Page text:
A Day on the Mekong River in Northern Laos

Back in late February we spent 10 days in Laos, and our first destination was Luang Prabang, a historic city on the Mekong River. We had already visited the Mekong while in Cambodia two weeks earlier, both in Siem Reap and Pnomh Penh. This time we spend a day going up the river to see local village life as well as a visit to a famous set of caves in the region.

Enjoying the ride
Approaching the village

The first village we visited had a number of vegetable farms right next to the river at the bottom of the village. We then walked up to the village to see what they specialized in making.

Entrance to the village

There was a small temple in the middle of town and a number of young boys dressed in monk’s robes helping clean up the temple area and gardens.

Boys training to be monks doing daily chores

Eventually we got to see the main item what was produced in the town. At first I thought they were solar panels.

On closer inspection they are racks of pressed seaweed drying in the sun

The locals harvest the seaweed from the river, add onion, sesame seeds and other ingredients to them and press them together before letting them dry out in the sun.

We were told the water they used in the buckets was river water
This rooster made it to the other side

This village didn’t feel done up for tourists at all. No one approached us or tried to sell us anything. The village was made up of farmers doing their daily work and it gave us a look at a lifestyle that hasn’t changed much in a long time.

On the way to the next village we passed under a huge bridge under construction. Apparently a Chinese company is building a high-speed rail system that was go from southern China through Laos and eventually down to Bangkok Thailand. There is a lot of fear over what will happen when the rail network is completed and the effect it will have on the local culture and economy:


Arriving at the second village called “Whiskey Village”

A short time later we arrived at the next village. Although the name of the village was Baan Xang Hai which translates to “Pottery Village,” the theme of this village was a bit different as it apparently specialized in producing rice whiskey for the surrounding area.

Showing how its made

They went right to the tasting as we were given samples of five different types, ranging from cloudy low alcohol samples all the way to clear ones with upwards of 50% alcohol in them.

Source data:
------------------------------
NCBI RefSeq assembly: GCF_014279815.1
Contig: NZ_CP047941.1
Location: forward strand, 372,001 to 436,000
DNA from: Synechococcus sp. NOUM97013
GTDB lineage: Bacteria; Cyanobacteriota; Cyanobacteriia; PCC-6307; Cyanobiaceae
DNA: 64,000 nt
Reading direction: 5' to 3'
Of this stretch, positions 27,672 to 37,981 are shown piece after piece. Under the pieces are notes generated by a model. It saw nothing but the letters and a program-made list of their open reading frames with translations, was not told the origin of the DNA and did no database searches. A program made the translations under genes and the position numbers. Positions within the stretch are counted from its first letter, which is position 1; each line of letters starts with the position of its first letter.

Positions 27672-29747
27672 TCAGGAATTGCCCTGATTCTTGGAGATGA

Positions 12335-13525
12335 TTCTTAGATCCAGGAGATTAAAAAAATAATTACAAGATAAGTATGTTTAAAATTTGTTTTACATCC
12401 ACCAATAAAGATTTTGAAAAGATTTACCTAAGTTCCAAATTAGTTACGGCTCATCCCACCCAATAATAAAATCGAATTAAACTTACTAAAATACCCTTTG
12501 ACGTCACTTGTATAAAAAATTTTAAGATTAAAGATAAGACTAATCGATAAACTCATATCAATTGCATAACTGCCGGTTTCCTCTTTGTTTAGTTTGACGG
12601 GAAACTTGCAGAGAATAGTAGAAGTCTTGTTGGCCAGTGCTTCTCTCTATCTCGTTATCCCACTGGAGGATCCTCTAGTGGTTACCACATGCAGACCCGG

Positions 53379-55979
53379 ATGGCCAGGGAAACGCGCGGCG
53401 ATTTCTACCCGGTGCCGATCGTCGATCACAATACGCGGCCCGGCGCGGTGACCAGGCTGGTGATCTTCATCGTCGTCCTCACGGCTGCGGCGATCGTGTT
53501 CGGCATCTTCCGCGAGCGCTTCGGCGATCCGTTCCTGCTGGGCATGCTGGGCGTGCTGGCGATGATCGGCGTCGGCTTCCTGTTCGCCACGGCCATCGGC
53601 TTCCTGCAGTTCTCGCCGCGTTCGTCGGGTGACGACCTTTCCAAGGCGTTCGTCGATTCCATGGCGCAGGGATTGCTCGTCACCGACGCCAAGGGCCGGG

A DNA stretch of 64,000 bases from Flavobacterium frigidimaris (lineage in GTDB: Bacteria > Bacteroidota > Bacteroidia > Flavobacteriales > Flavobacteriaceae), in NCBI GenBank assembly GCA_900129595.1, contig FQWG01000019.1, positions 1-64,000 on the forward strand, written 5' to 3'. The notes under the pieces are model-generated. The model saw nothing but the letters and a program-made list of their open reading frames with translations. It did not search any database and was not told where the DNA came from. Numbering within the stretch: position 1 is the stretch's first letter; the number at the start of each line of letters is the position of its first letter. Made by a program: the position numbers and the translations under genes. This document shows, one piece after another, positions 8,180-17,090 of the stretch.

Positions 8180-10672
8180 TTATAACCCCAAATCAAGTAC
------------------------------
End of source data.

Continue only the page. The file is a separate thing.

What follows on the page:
Pouring the samples
The cobras are optional

You could see the process of how they made the whiskey as the still was right behind the counter, with giant barrels and steaming metal drums. While it didn’t look like the most hygienic setup, it seemed to do the trick as far as making whiskey was concerned. The samples were enough for me and we didn’t buy any.

How its made

This village was a bit more touristy than the first one, but was still very laid back with its presentation and they didn’t pressure us to buy anything. However, there wasn’t much else to see in this town. Back to the river.

Passing elephants as we went upriver

Our next stop was the Pak Ou caves which have been popular with locals for hundred of years. Over the years locals have dropped off Buddha statues until the caves were full of them.

The entrance to the cave
So many statues
Sign inside the cave
Inside the second cave further up the hill from the first one
Curious wall carvings in the second cave

Finally we stopped at an elephant sanctuary for lunch and a visit with the elephants. It was amazing to see them in a place with few restrictions on where they can wander.

This little guy was standing just off of the trail as we walked up from the boat
View from the top of the sanctuary property
The dog wasn’t too bothered by the elephant walking by

By late afternoon we were finished, and we rode in the back of an open pickup truck back to the town. It was a nice way to experience the Laotian countryside and see how people live there.

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